Mr Mark Richards | Director of Teaching, Learning and Innovation

“If we didn’t have deadlines we would stagnate.” – Walt Disney

In our family we have a regular new year’s mantra: ‘This year is going to be the year of no drama’.  Inevitably this promise fades into the ether of real life, a running joke about the illusion that we have control of fate.  This year has been tougher than most.  My 2-year-old son contracted RSV, a serious respiratory infection, a couple of months ago and had to be airlifted to Toowoomba by the RACQ Life Flight Team  This was a very traumatic period and something I would not wish on anyone.  However, it has made me reflect on some of the real-life consequences and manifestations of some of the soft skills we teach our students.  Watching the helicopter rise above Warwick made me think about the real reason we teach; to provide children with the skills and knowledge to grow into people who have the drive and tenacity to become excellent, who can make the world a better place and a more spirited and respectful community.

One of these vital soft skills is the ability to meet deadlines.  To plan and accomplish your goals within time limits.  Afterall a goal is just a dream with a deadline.  In in a real-life situation, such as a patient airlift, you cannot miss deadlines. Get the paperwork in too late – the transport might not happen.  You have not fuelled the helicopter on time –  it does not take off.  The analysis of the blood data is too slow – a patient may not get the right medications.  The I.T. system has not been fixed – the doctor is not able to video conference with the helicopter crew.  Deadlines are not just there to annoy and inconvenience, they serve a purpose to enable students to flourish within a learning environment.

The Education Endowment Foundation (EEF) is a charity that assesses all international peer reviewed evidence on teaching 5–16-year-olds.  It collates this evidence and provides insights into implementing teaching and learning strategies.  The EEF places feedback as the highest impact strategy that teachers can employ, with an estimated impact of 8 months.  In other words, a student who received targeted, constructive feedback on how to improve their learning will be 8 months ahead of a comparable student who does not receive adequate feedback.  Consequently, the drafting process is extremely important. It is why teachers spend time chasing students to meet draft deadlines, so we can provide as much support and feedback as we can.  Failure to meet these deadlines directly harms a student’s ability to grow, improve and prosper.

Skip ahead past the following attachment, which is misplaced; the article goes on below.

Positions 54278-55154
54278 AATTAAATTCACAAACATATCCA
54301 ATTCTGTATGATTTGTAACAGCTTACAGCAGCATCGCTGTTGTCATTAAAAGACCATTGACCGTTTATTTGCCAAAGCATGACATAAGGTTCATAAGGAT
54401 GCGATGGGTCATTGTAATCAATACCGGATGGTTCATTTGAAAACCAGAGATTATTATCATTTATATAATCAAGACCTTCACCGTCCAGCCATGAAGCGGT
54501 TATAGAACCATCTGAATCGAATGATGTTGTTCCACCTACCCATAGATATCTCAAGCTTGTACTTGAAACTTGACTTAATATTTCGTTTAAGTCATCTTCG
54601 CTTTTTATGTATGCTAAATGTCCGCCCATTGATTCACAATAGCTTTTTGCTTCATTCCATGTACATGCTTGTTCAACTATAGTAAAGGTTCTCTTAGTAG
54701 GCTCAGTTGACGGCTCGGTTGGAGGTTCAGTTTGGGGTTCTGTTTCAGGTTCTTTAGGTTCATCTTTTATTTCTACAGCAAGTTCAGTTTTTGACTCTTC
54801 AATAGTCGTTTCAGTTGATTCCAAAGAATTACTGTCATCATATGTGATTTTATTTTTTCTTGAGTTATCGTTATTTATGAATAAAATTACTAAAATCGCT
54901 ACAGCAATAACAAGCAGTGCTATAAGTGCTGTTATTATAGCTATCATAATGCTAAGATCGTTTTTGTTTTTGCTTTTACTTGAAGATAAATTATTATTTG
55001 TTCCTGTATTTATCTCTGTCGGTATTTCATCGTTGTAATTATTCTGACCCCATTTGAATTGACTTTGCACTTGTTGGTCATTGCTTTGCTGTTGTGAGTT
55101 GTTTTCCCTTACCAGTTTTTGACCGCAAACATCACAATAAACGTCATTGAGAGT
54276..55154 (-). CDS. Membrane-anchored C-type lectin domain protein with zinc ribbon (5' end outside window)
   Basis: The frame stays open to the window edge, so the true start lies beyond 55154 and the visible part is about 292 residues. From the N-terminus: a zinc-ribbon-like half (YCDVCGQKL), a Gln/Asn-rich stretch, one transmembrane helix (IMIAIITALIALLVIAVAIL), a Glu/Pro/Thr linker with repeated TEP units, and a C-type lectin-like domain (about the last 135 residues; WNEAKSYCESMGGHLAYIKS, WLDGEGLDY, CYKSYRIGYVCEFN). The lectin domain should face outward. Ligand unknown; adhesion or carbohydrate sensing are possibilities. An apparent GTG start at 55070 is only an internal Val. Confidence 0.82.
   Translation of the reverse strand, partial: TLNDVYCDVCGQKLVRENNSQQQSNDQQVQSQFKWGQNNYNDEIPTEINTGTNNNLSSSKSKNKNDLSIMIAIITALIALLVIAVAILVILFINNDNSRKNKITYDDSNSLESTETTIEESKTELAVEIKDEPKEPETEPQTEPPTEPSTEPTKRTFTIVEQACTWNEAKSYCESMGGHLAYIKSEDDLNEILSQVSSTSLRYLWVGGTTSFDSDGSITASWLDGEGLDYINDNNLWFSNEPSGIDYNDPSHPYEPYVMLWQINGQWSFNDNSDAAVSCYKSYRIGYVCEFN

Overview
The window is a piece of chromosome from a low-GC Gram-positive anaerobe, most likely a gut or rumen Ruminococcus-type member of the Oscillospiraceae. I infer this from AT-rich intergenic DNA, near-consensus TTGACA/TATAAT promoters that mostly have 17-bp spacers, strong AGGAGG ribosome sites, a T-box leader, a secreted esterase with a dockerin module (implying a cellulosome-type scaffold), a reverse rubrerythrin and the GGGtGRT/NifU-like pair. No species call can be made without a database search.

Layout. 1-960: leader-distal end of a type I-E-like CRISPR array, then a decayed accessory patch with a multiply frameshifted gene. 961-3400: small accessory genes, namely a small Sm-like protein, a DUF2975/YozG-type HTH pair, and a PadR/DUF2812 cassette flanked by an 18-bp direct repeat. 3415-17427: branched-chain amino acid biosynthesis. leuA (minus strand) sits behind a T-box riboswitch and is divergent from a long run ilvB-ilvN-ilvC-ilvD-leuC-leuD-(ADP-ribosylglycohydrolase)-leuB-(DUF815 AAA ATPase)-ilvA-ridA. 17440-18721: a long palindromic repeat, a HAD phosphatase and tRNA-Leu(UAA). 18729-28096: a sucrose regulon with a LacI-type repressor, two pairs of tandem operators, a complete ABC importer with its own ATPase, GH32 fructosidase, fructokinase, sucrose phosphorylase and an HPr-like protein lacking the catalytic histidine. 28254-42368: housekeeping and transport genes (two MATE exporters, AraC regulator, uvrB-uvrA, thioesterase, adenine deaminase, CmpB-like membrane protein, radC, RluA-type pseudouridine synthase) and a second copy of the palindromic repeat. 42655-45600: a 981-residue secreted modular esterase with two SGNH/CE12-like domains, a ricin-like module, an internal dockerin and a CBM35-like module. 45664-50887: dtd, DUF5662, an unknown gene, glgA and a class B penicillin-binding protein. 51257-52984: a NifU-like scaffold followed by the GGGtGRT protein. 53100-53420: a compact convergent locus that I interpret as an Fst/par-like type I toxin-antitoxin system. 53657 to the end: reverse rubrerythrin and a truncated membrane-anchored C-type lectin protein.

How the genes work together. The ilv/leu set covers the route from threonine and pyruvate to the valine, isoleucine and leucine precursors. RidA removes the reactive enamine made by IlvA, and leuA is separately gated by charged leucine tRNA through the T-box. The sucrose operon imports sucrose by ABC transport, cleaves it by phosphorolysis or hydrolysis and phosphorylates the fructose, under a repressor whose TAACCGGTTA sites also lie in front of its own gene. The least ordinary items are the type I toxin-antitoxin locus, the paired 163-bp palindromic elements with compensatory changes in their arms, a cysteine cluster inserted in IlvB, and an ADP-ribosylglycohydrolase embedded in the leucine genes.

“We all need people who will give us feedback. That’s how we improve.”

– Bill Gates

Learning to meet deadlines is an exceptionally important life skill, and therefore we take them seriously at the College.  Nevertheless, this is not an easy task.  Even adults need help to defeat the lurking procrastination, so here are a few tips on how to make meeting deadlines easier:

  1. Make a commitment. A goal or aim makes everything easier, commit yourself to handing in your drafts a day early.
  1. Plan the timeline early. Break them down and set mini goals. Completing assignments in small, easy to digest, chunks will make a large task seem achievable.
  1. Take initiative early. Be open to ask for help and accept help.

Teachers and staff are there to help, ask them.  Take their advice on board but do not be scared to ask more than one person.  Different perspectives will help you understand more and may bring a different viewpoint to your work.

Deadlines are not just there to make life difficult; they are there to ensure the world keeps going and people keep growing and learning.  Treasure them, respect them and make sure you meet them.

“I love deadlines.  I like the whooshing sound as they fly by.” – Douglas Adams